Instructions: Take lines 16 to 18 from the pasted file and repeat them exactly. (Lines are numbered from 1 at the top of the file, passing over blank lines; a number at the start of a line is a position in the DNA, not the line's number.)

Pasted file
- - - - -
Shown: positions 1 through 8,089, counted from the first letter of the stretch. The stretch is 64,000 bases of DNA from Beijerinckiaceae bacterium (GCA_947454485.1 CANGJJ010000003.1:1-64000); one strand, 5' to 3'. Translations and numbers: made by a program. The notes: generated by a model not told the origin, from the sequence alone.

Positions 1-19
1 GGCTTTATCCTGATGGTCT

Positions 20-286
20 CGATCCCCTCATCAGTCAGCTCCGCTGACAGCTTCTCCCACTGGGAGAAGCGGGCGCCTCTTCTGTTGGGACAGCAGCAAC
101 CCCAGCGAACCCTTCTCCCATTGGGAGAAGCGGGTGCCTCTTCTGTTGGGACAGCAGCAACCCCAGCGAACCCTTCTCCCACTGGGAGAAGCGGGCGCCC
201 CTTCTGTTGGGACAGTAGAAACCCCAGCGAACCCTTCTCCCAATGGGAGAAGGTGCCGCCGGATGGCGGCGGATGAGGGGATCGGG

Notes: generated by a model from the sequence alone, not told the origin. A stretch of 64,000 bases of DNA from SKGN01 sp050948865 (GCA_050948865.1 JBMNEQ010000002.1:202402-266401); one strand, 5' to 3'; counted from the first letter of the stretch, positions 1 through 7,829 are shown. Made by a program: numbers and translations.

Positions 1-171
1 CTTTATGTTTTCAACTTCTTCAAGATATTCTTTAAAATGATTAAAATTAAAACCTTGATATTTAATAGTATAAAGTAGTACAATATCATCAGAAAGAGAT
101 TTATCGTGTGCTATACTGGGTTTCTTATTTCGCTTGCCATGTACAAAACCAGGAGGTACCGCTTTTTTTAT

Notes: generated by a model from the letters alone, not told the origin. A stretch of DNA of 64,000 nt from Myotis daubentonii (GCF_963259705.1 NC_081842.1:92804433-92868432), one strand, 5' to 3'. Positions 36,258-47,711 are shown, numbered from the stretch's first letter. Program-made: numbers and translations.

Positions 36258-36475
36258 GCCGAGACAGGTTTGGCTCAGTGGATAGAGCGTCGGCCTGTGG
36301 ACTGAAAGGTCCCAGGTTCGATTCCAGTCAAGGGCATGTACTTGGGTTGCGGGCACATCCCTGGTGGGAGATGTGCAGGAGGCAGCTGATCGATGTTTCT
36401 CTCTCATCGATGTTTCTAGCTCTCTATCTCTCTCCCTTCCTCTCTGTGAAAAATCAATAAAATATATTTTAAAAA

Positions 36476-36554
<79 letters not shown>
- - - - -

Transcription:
36401 CTCTCATCGATGTTTCTAGCTCTCTATCTCTCTCCCTTCCTCTCTGTGAAAAATCAATAAAATATATTTTAAAAA

Positions 36476-36554
<79 letters not shown>